The chart below not only reminds that interest rates have nothing to do with the faltering pace of the main street economy, but also the absolute intellectual corruption that has polluted the Wall Street narrative.
The aforementioned Black Rock fixed income head knows full well the implications of the chart below. But he was happy to appear on bubblevision anyway to talk his book and lure whatever Greater Fools which remain in the casino into a runaway bond market that is heading for a massive implosion.
Even more importantly, the chart above reminds about the true impact of Keynesian central banking. It is an absolute growth killer on main street because it generates massive malinvestment and speculation, which diverts corporate America’s cash flows and balance sheet capacities from the productive investment in the main street economy to full throttle financial engineering.
In the healthy free market economy of yore, in fact, corporations came to Wall Street to sell stock, and then cycle the proceeds into new capacities, new efficiencies, new output and new jobs.
By contrast, under the Bubble Finance regime of Keynesian central banking, companies come to Wall Street to buy their own stock, and massively so, thereby disgorging the economic surpluses generated by the working masses to the brokerage accounts of the top of the ladder economic classes who own 85% of the stock.
As shown below, corporate share buybacks currently account for roughly all ‘net purchases’ of U.S. equities in recent years. And that’s a massive economic debit to healthy investment and long-term growth.
Moreover, the perverse effect of drastically mispriced debt capital and central bank-induced speculative mania on Wall Street has been to essentially strip-mine the middle class.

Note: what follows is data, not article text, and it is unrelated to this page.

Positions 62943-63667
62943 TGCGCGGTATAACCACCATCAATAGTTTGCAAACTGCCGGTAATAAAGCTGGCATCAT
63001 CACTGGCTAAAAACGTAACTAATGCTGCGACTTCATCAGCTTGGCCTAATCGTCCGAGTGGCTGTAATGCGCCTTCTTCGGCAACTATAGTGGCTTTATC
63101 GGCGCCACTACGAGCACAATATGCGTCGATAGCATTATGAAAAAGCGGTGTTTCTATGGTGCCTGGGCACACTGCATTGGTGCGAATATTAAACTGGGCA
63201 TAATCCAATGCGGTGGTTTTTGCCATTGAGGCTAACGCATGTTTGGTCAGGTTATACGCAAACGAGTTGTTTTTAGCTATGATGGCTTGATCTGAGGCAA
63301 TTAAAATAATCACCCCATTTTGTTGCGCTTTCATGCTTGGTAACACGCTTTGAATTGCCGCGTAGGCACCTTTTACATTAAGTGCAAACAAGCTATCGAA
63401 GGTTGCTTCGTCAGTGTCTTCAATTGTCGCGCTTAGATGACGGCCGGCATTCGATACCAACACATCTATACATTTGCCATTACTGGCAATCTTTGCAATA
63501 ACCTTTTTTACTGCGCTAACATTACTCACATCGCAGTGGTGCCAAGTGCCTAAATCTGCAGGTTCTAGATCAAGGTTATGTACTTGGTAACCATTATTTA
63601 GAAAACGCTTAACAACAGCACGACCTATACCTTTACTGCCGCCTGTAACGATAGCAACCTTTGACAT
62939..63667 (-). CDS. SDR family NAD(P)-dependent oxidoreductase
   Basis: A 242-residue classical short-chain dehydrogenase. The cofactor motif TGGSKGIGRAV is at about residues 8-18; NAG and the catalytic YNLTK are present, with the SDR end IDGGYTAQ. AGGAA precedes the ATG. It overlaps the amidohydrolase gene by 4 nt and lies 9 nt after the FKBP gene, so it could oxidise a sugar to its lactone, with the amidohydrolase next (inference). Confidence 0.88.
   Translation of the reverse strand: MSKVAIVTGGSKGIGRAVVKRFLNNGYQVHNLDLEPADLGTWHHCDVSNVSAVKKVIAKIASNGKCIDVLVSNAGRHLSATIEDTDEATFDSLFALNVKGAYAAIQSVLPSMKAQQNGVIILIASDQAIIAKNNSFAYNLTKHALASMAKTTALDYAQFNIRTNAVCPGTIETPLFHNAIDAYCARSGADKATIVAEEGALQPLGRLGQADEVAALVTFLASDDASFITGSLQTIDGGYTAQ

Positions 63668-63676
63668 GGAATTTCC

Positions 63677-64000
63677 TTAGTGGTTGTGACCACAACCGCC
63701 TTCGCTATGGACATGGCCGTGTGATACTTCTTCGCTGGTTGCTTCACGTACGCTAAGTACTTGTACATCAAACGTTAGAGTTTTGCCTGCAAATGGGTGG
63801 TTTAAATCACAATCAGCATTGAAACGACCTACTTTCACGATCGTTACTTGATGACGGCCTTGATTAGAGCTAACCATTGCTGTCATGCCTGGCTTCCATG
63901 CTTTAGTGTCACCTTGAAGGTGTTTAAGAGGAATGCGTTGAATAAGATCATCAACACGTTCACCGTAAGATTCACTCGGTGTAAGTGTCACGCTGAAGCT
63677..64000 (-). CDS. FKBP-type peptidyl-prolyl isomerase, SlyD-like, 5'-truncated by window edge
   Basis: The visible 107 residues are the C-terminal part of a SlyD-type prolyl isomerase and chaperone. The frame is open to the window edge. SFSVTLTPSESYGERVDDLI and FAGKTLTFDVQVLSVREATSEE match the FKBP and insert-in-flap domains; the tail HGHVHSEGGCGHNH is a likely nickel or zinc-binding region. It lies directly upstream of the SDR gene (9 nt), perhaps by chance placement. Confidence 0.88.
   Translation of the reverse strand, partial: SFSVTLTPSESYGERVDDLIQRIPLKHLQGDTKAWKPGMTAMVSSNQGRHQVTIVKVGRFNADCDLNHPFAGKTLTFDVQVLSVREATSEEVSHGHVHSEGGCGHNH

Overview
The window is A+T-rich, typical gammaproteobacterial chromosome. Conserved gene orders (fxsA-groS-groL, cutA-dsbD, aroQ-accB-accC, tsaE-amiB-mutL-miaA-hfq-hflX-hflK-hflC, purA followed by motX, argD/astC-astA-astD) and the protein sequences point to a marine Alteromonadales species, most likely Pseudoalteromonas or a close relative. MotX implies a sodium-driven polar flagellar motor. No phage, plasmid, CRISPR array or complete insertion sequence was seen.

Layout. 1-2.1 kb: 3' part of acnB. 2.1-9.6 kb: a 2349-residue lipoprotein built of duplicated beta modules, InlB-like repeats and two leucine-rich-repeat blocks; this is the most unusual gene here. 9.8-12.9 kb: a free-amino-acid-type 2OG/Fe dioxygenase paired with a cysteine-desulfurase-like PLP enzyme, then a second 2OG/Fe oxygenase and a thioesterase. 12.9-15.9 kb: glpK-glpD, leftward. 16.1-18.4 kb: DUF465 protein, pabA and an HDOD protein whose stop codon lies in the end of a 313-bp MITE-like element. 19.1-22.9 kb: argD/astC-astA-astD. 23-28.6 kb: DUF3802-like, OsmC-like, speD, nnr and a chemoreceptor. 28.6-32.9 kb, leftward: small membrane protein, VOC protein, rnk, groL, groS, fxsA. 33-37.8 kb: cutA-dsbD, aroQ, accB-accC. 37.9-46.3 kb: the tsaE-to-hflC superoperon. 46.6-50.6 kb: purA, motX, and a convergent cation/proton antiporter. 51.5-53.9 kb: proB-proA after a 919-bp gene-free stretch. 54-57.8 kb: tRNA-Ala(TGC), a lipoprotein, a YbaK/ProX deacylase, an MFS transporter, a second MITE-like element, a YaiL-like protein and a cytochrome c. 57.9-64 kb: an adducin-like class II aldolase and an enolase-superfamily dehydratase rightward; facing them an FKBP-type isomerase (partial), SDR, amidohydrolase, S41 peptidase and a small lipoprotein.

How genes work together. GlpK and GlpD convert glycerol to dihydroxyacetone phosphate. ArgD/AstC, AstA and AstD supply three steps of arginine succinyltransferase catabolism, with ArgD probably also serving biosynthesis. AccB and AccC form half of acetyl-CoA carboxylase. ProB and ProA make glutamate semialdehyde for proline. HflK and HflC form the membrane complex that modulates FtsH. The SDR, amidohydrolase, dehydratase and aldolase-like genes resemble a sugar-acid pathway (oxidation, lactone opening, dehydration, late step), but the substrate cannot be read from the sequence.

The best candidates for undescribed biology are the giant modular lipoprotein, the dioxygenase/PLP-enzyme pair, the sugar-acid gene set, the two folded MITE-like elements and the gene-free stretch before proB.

That is, income growth has overwhelmingly been concentrated at the top of the economic ladder as the US industrial economy has been off-shored to China and other low labor cost venues by the Fed’s idiotic 2.00% inflation target for the domestic economy. As Lance Roberts cogently noted in today’s post:
The top 1 percent of US adults now earns on average 81 times more than the bottom 50 percent of adults; in 1981, they earned 27 times what the lower half earned.
As Roberts further noted, it should not be surprising that personal consumption expenditures, which make up roughly 70% of the economic equation, have had to be supported by surging debt levels to offset the lack wage growth in the bottom 80% of the economy:
There is a vast difference between the level of indebtedness (per household) for those in the bottom 80%, versus those in the top 20%.
What this means, of course, is that 80% of US households are still tapped-out—stranded at Peak Debt with leverage ratios nearly triple the healthy and sustainable levels that prevailed during the heyday of US growth and middle class prosperity prior to the arrival of Alan Greenspan at the Fed in 1987.
In short, Fed policy is now thoroughly anti-growth. It can’t stimulate incremental borrowing and consumption among the bottom 80% of households because they are stranded at Peak Debt.
And it actually encourages the business sector to liquidate capital and cycle it back into the Wall Street speculative arena.
So, yes, the Fed should not “accommodate” the Donald’s Trade War madness.
Better still, it should stop accommodating its own far more damaging assault on capitalist prosperity.
Stated differently, free market capitalism doesn’t have any growth deficit or irreversible cyclical instability. Workers, businesses, savers, investors, innovators, inventors and honest speculators on the free market all aspire to improve their economic circumstances and wealth, and thereby relentlessly and assuredly propel the aggregate economy forward along an un-chaperoned path of growth.
Capitalism doesn’t need any stinkin’ help from the state and its central banking branch. In fact, like the Donald’s Trade War roadblocks, it is the state and the state alone that introduces obstacles to growth and cyclical instability—including every recession since WWII and the Great Depression which proceeded the latter.
So after all these years dwelling in the inner sanctum of the central banking beast, B-Dud is actually on to something, albeit surely unintended.
To wit, central bankers should not only abjure attempts to heal the economic wounds caused by other branches of the state; they need to stop administering the far greater wounds to main street prosperity that are the inherent result of Keynesian-style monetary central planning.